Sultans’ bath a surprising find atop Takkeli Mountain
A bath used by the Seljuk sultans has been uncovered in a castle on Takkeli Mountain in the Central Anatolian province of Konya, which was once the capital of the Anatolian Seljuk state and is home to 5,000-year-old walls and cisterns.
Takkeli Mountain, which is located within the borders of central Selçuklu district and overlooks all spots in Konya, has traces of many civilizations from the Hellenistic, Roman, Byzantine, Seljuk, Karamanid and Ottoman eras. One reason why the mountain was home to these civilizations is because it has an observation tower.
The top of the mountain, which is called Gevele in ancient documents, is also home to historic walls as well as many cisterns and temple. In the western and eastern skirts of the mountain are rock tombs dating back to the Roman era.
Necmettin Erbakan University History of Art Professor Ahmet Çaycı said archaeological excavations on the mountain have been carried out in collaboration with the Selçuklu Municipality, the Konya Museums Directorate and the university.
Serving the excavations as a consultant, Çaycı said five years had passed since the start of the excavations and so far they unearthed a good deal of very important historical objects and artifacts.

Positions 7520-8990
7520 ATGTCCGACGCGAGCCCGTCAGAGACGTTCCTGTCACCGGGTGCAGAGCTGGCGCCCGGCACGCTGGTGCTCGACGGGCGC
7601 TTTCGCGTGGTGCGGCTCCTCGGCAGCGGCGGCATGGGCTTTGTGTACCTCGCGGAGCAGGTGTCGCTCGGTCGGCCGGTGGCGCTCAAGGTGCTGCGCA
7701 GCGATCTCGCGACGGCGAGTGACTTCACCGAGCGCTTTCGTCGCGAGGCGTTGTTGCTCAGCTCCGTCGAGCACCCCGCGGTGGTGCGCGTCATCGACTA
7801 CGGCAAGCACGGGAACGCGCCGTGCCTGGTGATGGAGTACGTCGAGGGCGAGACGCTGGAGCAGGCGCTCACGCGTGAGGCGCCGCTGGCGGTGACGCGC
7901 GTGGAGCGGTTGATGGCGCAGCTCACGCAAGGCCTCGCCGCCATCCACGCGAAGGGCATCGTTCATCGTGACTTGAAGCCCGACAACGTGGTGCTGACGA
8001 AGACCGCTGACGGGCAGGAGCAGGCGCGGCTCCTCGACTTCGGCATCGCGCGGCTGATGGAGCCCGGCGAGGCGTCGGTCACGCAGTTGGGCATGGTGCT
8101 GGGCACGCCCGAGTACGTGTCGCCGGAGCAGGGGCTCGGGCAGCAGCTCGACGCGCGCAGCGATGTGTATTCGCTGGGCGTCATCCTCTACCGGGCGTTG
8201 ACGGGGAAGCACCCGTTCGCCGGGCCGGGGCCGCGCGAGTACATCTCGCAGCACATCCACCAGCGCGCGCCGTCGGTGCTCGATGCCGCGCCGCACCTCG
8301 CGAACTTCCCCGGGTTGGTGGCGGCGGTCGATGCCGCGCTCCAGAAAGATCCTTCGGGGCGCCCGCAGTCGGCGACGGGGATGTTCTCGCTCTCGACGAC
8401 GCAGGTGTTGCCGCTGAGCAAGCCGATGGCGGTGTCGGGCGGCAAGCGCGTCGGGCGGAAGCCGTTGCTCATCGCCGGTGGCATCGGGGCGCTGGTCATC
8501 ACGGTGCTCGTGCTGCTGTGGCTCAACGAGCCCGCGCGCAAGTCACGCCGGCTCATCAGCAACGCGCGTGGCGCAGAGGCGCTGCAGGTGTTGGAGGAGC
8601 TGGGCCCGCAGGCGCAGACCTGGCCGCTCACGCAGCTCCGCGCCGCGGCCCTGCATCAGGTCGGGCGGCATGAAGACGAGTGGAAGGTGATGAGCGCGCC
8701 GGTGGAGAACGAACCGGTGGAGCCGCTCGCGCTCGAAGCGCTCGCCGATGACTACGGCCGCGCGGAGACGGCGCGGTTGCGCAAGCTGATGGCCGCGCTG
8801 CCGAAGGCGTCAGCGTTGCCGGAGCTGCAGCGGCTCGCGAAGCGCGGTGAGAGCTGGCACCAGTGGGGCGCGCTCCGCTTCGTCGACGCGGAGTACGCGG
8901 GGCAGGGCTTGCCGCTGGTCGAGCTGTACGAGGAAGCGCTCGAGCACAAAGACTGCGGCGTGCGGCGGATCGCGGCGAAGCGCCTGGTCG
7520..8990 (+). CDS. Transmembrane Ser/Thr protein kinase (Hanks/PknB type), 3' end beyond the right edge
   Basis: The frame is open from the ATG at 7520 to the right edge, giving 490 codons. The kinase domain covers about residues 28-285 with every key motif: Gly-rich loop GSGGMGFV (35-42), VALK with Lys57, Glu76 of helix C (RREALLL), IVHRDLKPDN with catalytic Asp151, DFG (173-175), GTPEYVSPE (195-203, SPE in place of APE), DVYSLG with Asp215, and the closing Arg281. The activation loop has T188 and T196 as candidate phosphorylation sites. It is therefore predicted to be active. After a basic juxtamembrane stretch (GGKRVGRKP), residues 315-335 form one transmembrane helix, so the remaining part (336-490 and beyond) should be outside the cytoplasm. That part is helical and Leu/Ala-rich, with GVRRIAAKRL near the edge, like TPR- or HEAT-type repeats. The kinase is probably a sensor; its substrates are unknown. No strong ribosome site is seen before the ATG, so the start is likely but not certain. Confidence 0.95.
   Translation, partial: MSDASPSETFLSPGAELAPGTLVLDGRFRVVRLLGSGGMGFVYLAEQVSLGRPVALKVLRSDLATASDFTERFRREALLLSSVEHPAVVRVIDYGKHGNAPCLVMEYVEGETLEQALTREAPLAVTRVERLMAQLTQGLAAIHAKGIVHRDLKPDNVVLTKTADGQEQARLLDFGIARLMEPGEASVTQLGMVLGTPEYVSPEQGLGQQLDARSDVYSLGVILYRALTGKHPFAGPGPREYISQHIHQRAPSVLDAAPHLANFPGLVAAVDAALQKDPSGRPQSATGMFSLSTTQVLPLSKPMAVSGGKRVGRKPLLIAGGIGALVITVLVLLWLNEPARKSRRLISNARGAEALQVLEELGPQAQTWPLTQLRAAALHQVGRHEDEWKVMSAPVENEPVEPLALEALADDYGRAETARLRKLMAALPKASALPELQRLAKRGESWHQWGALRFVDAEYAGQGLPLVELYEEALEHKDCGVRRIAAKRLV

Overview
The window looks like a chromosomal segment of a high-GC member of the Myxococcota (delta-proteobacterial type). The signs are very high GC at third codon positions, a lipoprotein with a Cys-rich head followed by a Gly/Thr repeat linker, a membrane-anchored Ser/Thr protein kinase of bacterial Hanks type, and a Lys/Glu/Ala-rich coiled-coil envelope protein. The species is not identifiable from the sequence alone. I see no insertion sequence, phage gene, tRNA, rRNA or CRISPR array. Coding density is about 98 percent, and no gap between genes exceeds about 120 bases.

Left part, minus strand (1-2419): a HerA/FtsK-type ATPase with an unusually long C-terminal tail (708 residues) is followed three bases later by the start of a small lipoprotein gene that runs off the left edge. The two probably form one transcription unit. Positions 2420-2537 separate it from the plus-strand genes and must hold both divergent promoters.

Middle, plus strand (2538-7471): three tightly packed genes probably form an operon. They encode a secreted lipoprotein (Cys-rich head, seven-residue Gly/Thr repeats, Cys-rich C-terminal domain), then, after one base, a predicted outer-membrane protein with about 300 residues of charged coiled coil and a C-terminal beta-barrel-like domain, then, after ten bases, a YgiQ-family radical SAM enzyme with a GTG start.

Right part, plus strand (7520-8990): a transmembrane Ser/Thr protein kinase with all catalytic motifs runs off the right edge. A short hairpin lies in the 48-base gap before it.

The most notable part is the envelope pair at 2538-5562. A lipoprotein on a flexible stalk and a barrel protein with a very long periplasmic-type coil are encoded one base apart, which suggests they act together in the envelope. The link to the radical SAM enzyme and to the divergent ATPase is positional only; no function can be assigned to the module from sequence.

Çaycı said the Gevele Castle on top of the mountain served as a natural observation tower throughout history due to its structure and location and had a significant role in the defense of the city. He said the findings on the 1,720-meter mountain will shed light on the history of the Middle Age.
A surprise structure
The castle is home to a small mosque, cistern, tunnels and dungeons, and excavation work is continuing.
“Among the most important findings so far are two baths. They reveal the parameters of the structures in the Middle Age. The castle should have a view terrace and the venues where the sultan was hosted. We are continuing to search for it. At the same time, we have started the restoration work. Excavating is the simple part. It is also important to protect these places after excavation,” Çaycı said.
“After the end of excavation and restoration work, we will reveal their stories too, to shed light on our history of culture. According to many resources, Aladdin Keykubat and Kılıçarslan took shelter here under extraordinary circumstances. The bath is a significant detail in the architectural unity. Certainly, this place is the most important part of the castle,” he added.
“It served the sultan. Water is boiled in the furnace of the bath and there are private rooms in a narrow field here that were used for washing. There are gaps in the lower part of the bath for water to circulate. This bath is very important because it is the original bath of the Seljuk era. We did not expect to find such a structure; it was a surprise for us,” Çaycı said.